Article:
Splendor. Grandeur. Elegance. Beauty. Magnifigance. Luxury. Marble. Sophisticated. Refined. These are just a few words we associate with the splendid Austrian capital that is Vienna. Old world charm, the age of the steam engine, the golden days, the Victorian era. Vienna, for one reason or another, seems trapped in a snow globe from the turn of the century. It is a city full of grand palaces, of tree-lined avenues, of magnificent churches, of stately gardens, of bustling cafes. Exquisite sculptures like the one above seem to stroll through the city, and fountains trickle in marble basins. This is city that gave us the father of psychoanalysis Sigmund Freud, the Empress Maria Theresa, the doomed Marie Antoinette, the scientist Schrödinger and his famed cat. It is the Capital of Classical Music, a hub that entices some of the best classical musicians to call Vienna home: Haydn, Beethoven, Schubert, Schumann, Brahms and of course the infamous Mozart. The Pole Fryderyk Chopin (better known as “Frédéric”) made his debut here. Franz Liszt, the composer Gustav Mahler (buried in Vienna), Max Steiner, Johann Nepomuk Hummel, Antonio Vivaldi,Anton Bruckner, Johann Strauss senior and junior – they were all here. This is a city that exudes music. This is a city where you can see an opera for €3. This is a city were there is classical music playing even in the public toilets. Music, marble and cafes – the three things make Vienna the elegant exemplar that it is today.
Street-performing violin-guitar duo in Budapest, Hungary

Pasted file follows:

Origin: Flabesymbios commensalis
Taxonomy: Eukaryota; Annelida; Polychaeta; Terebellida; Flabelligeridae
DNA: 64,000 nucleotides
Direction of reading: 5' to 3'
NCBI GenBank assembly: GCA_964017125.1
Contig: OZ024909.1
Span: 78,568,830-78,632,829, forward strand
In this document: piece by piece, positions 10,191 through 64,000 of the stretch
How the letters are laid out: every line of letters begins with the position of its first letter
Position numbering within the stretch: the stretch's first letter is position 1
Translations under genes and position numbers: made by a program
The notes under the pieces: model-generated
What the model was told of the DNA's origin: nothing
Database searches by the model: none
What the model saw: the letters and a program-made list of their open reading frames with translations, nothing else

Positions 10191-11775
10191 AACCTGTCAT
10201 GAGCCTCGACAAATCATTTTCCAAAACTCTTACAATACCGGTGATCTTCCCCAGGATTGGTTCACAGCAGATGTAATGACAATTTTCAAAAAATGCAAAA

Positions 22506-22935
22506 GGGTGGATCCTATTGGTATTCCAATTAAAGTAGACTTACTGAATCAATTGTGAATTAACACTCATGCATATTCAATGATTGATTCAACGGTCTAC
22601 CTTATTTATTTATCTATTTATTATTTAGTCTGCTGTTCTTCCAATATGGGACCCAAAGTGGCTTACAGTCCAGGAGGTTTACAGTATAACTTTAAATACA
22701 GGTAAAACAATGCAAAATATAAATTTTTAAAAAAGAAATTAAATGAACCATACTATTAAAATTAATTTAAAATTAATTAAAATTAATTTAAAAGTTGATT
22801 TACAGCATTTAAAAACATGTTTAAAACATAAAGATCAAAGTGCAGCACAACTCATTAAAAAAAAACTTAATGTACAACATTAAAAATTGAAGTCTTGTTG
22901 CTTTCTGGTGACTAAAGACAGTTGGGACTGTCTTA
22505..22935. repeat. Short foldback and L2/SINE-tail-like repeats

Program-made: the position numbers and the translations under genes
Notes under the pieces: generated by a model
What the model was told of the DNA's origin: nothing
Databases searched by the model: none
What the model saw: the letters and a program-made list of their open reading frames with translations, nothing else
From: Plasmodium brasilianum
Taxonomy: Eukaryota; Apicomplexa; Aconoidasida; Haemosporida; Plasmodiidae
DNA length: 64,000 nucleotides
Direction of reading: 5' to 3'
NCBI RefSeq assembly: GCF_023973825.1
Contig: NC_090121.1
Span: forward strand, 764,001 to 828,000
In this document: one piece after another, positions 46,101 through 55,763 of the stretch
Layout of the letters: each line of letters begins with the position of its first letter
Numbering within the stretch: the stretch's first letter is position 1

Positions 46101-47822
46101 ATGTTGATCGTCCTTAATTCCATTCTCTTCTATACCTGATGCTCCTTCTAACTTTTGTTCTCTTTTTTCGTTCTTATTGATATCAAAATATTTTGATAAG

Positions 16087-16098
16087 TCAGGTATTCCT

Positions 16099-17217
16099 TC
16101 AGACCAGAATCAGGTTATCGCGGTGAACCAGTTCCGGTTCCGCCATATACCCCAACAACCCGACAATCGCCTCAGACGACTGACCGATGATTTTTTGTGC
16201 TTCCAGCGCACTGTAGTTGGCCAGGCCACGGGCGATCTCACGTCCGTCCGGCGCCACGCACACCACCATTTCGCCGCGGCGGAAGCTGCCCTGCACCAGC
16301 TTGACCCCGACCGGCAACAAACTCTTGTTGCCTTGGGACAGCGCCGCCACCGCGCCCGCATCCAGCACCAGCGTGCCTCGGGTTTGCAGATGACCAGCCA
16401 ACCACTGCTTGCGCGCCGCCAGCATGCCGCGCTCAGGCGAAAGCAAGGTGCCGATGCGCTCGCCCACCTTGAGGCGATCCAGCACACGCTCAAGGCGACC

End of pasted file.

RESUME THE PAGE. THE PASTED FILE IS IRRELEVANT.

We don’t give enough attention into the sounds of a place; it may be the most underrated of the five senses. For most of us–tourists and locals alike–it’s all about the magnificent views, pretty buildings, smells of the food cooking, the taste of the perfect pizza or verre du vin, perhaps even the feel of the cobblestones underfoot. Out in the countryside, sounds get a little more attention–namely, birds chirping, cicadas buzzing, wind blowing. Not only do sounds add flavour to a city, but they change our perspective of the view–without us even noticing! And one of the most positive influences on a city–when it comes to sounds–are those of street performers. Street artists don’t get enough credit. They hold the power to add character and completely change the way we think about a place. Could you imagine Las Ramblas in Barcelona without people in costume, artists painting your caricature, people singing and dancing to Spanish music? Could you imagine the streets of Paris or Lyon without someone playing French ballads on an accordion? Or Vienna without it’s constant stream of Oscar-worthy musicians and singers? Budapest without these lovely musicians in the Castle District? They exist in every city–and yet, we hardly pay them any attention. We enjoy their music as we walk by, perhaps smile for a moment before continuing on without even a thought to reach for our wallets. Yet, normal city sounds (car motors, airplanes over head, people shouting, machines humming, etc) aren’t very ‘beautiful;’ and all those barely-noticed artists, musicians and performers who do make beautiful or–at least interesting–music and performances are left to become obscure starving artists….now how is that fair? So the next time you’re downtown and someone’s performance makes you stop and watch or listen, be nice and toss in a few coins.